As a sophomore in high school this fall, he regularly hits the skatepark on Monday nights, sharing trails with aggressive skaters of all ages and skill levels. He recently started bringing his sisters. “We skate until the lights go out,” he said, adding that his fellow skaters encouraged him to try new moves.
At Houghton and other skateparks, skaters also practice alongside BMX riders and skateboarders. “You have to be patient and wait your turn,” he said. “There’s competition and you never know what’s going to happen.”
According to Julio, as skateboarding became more popular in the late 90s and early 2000s, interest in aggressive skating declined. The sport has a tangled history, he said, and it has not been without tension between skaters and skateboarders.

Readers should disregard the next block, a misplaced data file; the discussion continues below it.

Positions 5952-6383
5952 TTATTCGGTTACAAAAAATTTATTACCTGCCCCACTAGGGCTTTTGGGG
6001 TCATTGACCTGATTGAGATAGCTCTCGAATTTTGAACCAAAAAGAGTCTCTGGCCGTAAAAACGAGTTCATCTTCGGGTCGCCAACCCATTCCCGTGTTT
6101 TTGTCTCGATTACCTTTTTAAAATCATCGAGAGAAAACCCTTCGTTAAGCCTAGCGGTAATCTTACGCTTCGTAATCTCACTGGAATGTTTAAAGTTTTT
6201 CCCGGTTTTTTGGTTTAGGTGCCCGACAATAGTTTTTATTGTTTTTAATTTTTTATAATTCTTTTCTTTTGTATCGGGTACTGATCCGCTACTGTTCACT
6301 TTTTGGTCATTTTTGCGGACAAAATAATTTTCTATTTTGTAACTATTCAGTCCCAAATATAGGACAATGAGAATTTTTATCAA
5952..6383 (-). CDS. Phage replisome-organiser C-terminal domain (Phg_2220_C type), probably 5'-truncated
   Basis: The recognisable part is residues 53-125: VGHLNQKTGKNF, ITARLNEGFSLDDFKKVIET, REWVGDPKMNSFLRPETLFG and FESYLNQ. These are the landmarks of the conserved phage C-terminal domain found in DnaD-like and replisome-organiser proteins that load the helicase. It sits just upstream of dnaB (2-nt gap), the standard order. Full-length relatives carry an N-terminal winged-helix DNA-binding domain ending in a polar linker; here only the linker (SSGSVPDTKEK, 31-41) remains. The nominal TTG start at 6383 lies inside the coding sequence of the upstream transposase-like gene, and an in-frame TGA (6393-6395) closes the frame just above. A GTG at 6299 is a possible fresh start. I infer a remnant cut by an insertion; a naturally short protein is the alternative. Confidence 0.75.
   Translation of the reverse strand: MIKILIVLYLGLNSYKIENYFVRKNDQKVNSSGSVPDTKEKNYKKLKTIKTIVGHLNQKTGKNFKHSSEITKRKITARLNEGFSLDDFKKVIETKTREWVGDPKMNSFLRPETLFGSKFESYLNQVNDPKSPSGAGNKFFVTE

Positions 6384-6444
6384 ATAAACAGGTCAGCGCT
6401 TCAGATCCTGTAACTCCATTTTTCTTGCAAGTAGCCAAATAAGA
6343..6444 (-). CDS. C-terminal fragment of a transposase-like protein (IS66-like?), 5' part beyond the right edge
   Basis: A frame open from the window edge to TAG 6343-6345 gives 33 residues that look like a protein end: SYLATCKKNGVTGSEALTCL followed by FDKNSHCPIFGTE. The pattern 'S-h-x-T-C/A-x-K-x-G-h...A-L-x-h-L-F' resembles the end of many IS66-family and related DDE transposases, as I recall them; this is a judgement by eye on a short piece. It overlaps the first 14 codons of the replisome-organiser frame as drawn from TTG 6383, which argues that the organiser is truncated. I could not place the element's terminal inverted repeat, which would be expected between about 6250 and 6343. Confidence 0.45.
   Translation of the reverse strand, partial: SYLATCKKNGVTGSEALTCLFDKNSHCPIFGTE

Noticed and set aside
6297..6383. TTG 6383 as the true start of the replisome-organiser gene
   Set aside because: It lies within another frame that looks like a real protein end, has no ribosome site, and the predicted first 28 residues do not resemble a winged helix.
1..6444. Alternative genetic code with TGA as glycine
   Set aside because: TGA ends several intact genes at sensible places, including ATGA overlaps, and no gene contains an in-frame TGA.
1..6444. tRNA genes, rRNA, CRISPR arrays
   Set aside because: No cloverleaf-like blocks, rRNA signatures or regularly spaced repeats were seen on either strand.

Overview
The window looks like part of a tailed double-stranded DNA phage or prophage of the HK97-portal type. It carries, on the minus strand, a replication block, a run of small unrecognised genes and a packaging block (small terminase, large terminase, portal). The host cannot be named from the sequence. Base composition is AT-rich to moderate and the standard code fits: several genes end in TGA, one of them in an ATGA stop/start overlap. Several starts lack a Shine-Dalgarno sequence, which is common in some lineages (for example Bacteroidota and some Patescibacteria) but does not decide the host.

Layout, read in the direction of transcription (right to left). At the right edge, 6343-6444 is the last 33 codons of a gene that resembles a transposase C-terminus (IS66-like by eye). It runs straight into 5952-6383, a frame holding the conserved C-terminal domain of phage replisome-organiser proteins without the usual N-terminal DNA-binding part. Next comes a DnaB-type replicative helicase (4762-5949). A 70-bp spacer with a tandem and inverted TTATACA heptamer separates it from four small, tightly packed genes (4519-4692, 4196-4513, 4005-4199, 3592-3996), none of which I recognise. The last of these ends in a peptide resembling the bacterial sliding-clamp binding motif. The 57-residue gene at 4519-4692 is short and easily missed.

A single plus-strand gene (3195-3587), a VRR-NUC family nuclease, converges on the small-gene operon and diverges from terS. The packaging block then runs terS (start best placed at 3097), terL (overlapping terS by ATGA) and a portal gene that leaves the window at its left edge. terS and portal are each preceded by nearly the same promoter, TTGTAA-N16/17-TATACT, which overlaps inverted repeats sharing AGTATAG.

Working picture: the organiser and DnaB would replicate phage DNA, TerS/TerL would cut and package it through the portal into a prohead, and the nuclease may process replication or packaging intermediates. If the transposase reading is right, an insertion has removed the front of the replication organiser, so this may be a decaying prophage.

“I was spat at a lot,” Julio said. “There were fights, sure.” But these days, he says, skateparks are more like melting pots. “I think skating has evolved over the last few years through inclusivity rather than exclusivity,” Julio said.
Crowfield, who met Julio last year, now skates for a team at Pigeon’s roller skating shop in Long Beach. Crowfield won second place at the mini-ramp competition for skaters under 18 in April. braiding cupan event organized by Them Skates.
When Crawfield tells friends he goes skating, they sometimes think he’s referring to skateboarding. “If I say to them, ‘No, it’s rollerblades,’ they’ll say, ‘Oh!'” he added.